In Act 2, Scene 2, Polonius reads part of one of Hamlet’s love letters to Claudius and Gertrude. The three are in the middle of speculating about Hamlet’s behavior and, ultimately, his sanity. Polonius means to prove that the cause of Hamlet’s behavior is Ophelia’s rejection, because Polonius advised her to refuse his advances. He uses the letter to prove the extent of Hamlet’s affection for his daughter, referring to a hyperbole that Hamlet has written to convince Ophelia of his love. He writes:
Doubt thou the stars are fire,
Doubt that the sun doth move,
Doubt truth to be a liar,
But never doubt I love.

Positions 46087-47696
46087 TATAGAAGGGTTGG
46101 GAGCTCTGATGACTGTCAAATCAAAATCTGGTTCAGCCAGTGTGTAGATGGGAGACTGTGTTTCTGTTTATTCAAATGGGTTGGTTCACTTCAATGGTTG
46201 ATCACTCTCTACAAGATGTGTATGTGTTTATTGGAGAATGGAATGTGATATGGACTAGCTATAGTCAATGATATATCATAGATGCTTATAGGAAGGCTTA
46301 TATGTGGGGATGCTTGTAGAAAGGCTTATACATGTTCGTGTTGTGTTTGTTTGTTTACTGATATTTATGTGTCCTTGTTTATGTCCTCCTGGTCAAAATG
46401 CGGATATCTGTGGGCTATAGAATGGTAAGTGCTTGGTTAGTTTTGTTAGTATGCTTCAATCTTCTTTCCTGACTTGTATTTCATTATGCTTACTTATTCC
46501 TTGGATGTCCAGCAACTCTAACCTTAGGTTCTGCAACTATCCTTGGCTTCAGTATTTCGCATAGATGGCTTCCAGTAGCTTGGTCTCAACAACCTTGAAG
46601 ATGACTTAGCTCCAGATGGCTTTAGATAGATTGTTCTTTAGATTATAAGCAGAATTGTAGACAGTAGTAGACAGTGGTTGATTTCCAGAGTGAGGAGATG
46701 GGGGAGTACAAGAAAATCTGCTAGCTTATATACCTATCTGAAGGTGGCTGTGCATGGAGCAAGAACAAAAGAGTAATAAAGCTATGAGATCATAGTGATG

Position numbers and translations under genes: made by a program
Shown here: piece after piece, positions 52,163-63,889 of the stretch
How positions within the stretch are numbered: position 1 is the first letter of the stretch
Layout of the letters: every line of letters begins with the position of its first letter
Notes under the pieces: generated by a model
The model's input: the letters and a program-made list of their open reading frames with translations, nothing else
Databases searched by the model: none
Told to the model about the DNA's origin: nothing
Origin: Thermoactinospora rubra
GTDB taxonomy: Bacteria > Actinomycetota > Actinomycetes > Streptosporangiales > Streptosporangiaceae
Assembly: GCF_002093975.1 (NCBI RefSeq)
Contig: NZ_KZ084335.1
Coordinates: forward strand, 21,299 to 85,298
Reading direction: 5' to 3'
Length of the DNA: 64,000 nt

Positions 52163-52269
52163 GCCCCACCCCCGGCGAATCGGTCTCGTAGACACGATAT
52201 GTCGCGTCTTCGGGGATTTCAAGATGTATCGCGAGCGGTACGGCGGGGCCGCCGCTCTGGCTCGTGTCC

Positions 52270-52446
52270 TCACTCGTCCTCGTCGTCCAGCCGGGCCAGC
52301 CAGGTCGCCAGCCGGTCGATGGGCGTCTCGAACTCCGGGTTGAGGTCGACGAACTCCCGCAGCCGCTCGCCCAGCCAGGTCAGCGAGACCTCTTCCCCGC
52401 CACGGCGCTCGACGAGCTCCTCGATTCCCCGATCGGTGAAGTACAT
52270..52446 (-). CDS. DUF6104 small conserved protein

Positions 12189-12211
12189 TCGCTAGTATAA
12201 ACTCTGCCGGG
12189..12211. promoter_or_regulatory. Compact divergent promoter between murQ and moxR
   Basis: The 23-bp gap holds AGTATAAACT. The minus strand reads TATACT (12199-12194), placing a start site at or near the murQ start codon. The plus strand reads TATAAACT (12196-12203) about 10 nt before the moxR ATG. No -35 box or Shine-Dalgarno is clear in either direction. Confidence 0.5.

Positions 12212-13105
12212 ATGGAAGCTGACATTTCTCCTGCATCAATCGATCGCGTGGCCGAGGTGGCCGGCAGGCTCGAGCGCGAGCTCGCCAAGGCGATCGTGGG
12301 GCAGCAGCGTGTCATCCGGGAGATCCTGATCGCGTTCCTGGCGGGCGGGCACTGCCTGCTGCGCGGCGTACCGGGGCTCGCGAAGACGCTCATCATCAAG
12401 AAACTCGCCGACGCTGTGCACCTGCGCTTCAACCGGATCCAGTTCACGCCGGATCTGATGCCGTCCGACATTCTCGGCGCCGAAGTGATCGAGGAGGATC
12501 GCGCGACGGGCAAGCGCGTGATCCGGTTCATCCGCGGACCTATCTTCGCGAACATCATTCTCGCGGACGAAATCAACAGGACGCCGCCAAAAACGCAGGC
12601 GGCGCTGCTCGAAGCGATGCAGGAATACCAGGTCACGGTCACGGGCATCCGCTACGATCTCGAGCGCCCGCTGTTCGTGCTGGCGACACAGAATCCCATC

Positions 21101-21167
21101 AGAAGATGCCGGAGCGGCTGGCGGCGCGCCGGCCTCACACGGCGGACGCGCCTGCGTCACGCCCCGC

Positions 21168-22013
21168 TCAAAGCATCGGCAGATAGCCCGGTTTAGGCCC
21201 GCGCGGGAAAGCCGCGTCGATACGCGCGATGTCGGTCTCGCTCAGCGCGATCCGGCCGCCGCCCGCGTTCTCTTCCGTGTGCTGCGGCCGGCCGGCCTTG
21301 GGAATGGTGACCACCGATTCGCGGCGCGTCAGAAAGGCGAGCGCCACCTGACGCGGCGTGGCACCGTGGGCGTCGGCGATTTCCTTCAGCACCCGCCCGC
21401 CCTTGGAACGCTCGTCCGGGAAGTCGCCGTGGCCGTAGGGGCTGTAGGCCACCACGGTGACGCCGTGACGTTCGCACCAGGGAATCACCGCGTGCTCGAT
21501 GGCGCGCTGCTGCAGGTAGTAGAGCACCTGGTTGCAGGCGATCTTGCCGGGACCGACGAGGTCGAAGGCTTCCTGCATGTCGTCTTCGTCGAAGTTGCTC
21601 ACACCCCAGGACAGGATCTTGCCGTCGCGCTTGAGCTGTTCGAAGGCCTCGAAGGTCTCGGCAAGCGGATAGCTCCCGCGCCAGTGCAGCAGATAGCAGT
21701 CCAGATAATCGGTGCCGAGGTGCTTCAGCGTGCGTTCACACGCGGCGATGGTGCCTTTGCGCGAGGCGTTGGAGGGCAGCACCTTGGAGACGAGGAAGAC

In this section of his letter, Hamlet maintains that his love for Ophelia is more sure than the substance of the stars or the movement of the sun through the sky. His use of hyperbole is to a specific end: he wants to ensure that Ophelia never questions his affection for her, and he lists a series of unquestionable truths she might investigate instead. His love is more sure than truth itself, he even asserts, flirting with the impossibility of his statements in order to communicate the potency of his emotion. The effect of his hyperbole may be different from his original intentions, however. When read aloud by Polonius, the intensity of his language contributes to the idea that his feelings for Ophelia have driven him to madness. The conflation of loving language and mad intensity in this scene depends on Hamlet’s use of extremity and exaggeration.